Philos Trans R Soc Lond B Biol Sci 343 (1306): 413-414 (1994) Physicochemical and biological characterizations of distinct strains of the transmissible mink encephalopathy agent. Marsh RF, Bessen RA Department of Animal Health and Biomedical Sciences, University of Wisconsin, Madison 53706. Inoculation of the Stetsonville, Wisconsin source of transmissible mink encephalopathy (TME) into Syrian hamsters has identified two strains of the TME agent having distinct biological properties and producing disease-specific prion proteins (PrPTME) having different physicochemical properties. Although several strains of the sheep scrapie agent have been identified in Great Britain, this is the first indication that agents producing transmissible spongiform encephalopathies in the United States also are capable of producing distinct strains.

Immunolocalization of scrapie amyloid in non-congophilic, non-birefringent deposits in golden Syrian hamsters with experimental transmissible mink encephalopathy.

 Neurosci Lett 155 (1): 112-115 (1993) 
 Guiroy DC, Marsh RF, Yanagihara R, Gajdusek DC
 Laboratory of Central Nervous System Studies, National Institute of Neurological Disorders and Stroke,
National Institute of Health, Bethesda, MD 20892. 
Transmissible mink encephalopathy (TME), a naturally occurring subacute spongiform encephalopathy in commercially ranch-reared mink (Mustela vision), is characterized neuropathologically by spongiform changes in the neuropil, intracytoplasmic neuronal vacuolation and astrocytic hypertrophy and hyperplasia. Amyloid deposits have not been observed in brain tissue sections from animals with natural and experimental TME using conventional histochemical stains such as Congo red. To determine if amyloid deposits be visualized by immunocytochemical techniques, we stained formalin-fixed, formic acid-treated brain tissue sections from several animal species with natural and experimental TME, using a rabbit antiserum directed against scrapie amyloid (PrP27-30). Scrapie amyloid-immunoreactive deposits were found in golden Syrian hamsters experimentally infected with TME, but were absent in mink with natural and experimental TME, as well as in ferrets and squirrel monkeys with experimental TME. The scrapie amyloid-immunoreactive deposits, which were non-congophilic and non-birefringent, were distributed in the subependymal, subpial and perivascular regions of the brain, as in hamsters infected with the 263K strain of scrapie. Ultrastructurally, scrapie amyloid-immunoreactive deposits revealed a collection of degenerating neurites with numerous abnormal mitochondria and degenerating synapses. Amyloid fibrils were not observed. Anti-scrapie amyloid antibodies immunoabsorbed with scrapie amyloid abolished immunostaining. Our data indicate the presence of scrapie amyloid lacking the molecular conformation of amyloid fibrils in hamsters with experimental TME.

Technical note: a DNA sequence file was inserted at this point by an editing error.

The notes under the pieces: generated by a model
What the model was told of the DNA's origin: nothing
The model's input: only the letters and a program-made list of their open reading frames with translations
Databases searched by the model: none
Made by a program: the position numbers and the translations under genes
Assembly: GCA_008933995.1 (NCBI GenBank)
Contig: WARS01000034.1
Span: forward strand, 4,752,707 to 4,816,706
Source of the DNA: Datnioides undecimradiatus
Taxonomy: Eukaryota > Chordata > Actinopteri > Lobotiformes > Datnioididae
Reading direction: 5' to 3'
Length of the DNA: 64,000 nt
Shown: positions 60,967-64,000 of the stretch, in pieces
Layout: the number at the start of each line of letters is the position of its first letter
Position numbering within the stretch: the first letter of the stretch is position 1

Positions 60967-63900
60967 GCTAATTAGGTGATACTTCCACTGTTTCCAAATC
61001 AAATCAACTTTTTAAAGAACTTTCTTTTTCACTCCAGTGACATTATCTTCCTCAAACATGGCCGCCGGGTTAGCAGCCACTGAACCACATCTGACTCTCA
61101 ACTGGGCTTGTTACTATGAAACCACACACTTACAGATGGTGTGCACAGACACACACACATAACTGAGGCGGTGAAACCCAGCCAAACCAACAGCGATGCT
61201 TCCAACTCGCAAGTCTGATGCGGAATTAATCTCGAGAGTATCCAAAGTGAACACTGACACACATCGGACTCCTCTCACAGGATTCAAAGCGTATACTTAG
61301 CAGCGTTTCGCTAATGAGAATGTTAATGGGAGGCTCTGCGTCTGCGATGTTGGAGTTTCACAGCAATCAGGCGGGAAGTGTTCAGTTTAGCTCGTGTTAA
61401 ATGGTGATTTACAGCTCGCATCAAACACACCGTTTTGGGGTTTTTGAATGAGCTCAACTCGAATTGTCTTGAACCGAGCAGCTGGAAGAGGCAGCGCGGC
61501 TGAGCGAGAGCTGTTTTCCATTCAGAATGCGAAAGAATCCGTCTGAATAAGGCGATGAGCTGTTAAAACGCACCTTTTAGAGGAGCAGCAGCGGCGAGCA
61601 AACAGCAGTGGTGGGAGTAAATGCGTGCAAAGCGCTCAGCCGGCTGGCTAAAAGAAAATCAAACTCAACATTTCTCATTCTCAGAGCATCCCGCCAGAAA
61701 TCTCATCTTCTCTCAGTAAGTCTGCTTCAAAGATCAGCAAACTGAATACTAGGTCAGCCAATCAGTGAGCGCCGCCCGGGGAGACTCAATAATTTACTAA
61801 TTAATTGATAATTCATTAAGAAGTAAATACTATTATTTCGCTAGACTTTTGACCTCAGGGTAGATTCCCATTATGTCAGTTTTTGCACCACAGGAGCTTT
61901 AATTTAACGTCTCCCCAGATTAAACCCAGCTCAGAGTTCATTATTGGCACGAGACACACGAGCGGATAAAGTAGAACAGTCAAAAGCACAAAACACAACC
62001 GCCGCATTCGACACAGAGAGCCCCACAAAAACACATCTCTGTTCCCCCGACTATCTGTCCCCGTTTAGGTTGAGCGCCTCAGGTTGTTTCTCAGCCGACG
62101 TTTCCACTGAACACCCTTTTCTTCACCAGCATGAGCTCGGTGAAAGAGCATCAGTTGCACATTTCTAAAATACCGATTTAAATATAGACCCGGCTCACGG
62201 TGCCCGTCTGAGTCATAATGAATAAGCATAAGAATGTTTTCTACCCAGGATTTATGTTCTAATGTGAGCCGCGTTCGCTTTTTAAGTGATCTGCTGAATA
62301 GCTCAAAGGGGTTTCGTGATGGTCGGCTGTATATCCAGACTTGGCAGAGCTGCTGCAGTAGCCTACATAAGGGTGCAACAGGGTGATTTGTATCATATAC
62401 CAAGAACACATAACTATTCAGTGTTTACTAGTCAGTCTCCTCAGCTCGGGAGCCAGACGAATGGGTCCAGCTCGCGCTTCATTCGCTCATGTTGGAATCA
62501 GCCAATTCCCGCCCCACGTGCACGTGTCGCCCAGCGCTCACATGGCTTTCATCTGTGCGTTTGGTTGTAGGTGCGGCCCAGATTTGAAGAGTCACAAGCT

Epidemiologic and experimental studies on transmissible mink encephalopathy.

Dev Biol Stand 80: 111-118 (1993) 
Marsh RF, Bessen RA
Department of Animal Health and Biomedical Sciences, University of Wisconsin-Madison 53706.